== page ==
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Hyperion Records

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Photograph of Matthew Polenzani by Sim Canetty-Clarke (b?)
Track(s) taken from CDA67782
Recording details: February 2010
All Saints' Church, East Finchley, London, United Kingdom
Produced by Mark Brown
Engineered by Julian Millard
Release date: November 2010
Total duration: 6 minutes 19 seconds

'Polenzani is evidently a tenor of the finest quality: a lyric voice, sweet and ingratiating, with the capacity to ring out excitingly, gloriously easy on high but with a perfectly adequate body to the tone in its middle and lower registers. He is firm and even, pleasingly expressive … he sings with warmth, intelligence and conviction, matching the superb playing of his pianist Julius Drake' (Gramophone)

'Polenzani remains an extraordinarily communicative Lieder singer, possessed of an agile and flexible voice of tremendous versatility. In the most intimate of these settings, as well as in the quasi-operatic ones, Polenzani and Drake create performances that are at once thoughtful, richly atmospheric and never less than compelling … this auspicious inauguration of the series whets the appetite for more' (International Record Review)

'This stupendous disc, issued ahead of the Liszt bicentenary next year, marks the start of Hyperion's survey of his complete songs, still a grey area for many despite past attempts by major artists such as Brigitte Fassbaender and Dietrich Fischer-Dieskau to rehabilitate them … as with so much of his music, their difficulty in performance is to be found in their emotional and expressive extremes. The challenges are more than met here, with Polenzani doing things in songs such as Der Fischerknabe or Pace Non Trovo that you never thought were possible for a human voice, while Drake's intensity is total and unswerving' (The Guardian)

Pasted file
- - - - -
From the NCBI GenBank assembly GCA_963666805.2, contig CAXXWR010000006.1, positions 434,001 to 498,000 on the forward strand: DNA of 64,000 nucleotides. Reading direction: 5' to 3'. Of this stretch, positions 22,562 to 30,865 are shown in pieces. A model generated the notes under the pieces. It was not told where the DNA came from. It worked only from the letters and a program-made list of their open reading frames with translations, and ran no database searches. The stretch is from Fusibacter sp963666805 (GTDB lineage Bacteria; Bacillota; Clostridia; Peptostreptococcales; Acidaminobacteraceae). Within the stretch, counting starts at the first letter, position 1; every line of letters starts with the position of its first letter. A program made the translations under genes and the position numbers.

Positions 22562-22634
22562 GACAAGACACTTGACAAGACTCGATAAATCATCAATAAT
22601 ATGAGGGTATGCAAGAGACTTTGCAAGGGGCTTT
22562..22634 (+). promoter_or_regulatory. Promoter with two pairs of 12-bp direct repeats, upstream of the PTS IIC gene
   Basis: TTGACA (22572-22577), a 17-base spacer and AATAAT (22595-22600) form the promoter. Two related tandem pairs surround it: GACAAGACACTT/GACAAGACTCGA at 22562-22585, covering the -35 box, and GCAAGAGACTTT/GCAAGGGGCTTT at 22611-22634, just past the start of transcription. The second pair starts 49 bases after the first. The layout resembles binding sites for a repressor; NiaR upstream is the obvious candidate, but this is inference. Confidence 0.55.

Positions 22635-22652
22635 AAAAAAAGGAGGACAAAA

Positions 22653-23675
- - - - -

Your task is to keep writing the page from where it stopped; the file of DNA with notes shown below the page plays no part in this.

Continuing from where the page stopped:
Kling leise, mein Lied, S301 First version
composer
30 March 1848; LW N42
author of text

Introduction  EnglishFrançaisDeutsch
Kling leise, mein Lied was composed on 30 March 1848 to words by a prolific Austrian journalist and writer Johannes Nordmann, whose Gedichte of 1846 had garnered the censors’ disapproval for political reasons. One of Liszt’s favourite singers in Weimar, the tenor Franz Götze, particularly pleased the composer with his performances of this somewhat paradoxical lover’s serenade (the persona declares that he does not wish to awaken the beloved from her dream). For the simplified second version, Liszt eliminated the most erotic verse about the sweetheart’s nightgown clinging to her limbs and breasts. In the idiosyncratic formal structure, tailored to the composer’s reading of the poem, the refrain to the title words is set to a beautifully tender cantilena, while an interior section in a different metre and tempo (a song-within-a-song) touches upon one key after another in Liszt’s typically adventurous manner, however gentle the atmosphere.

from notes by Susan Youens © 2010

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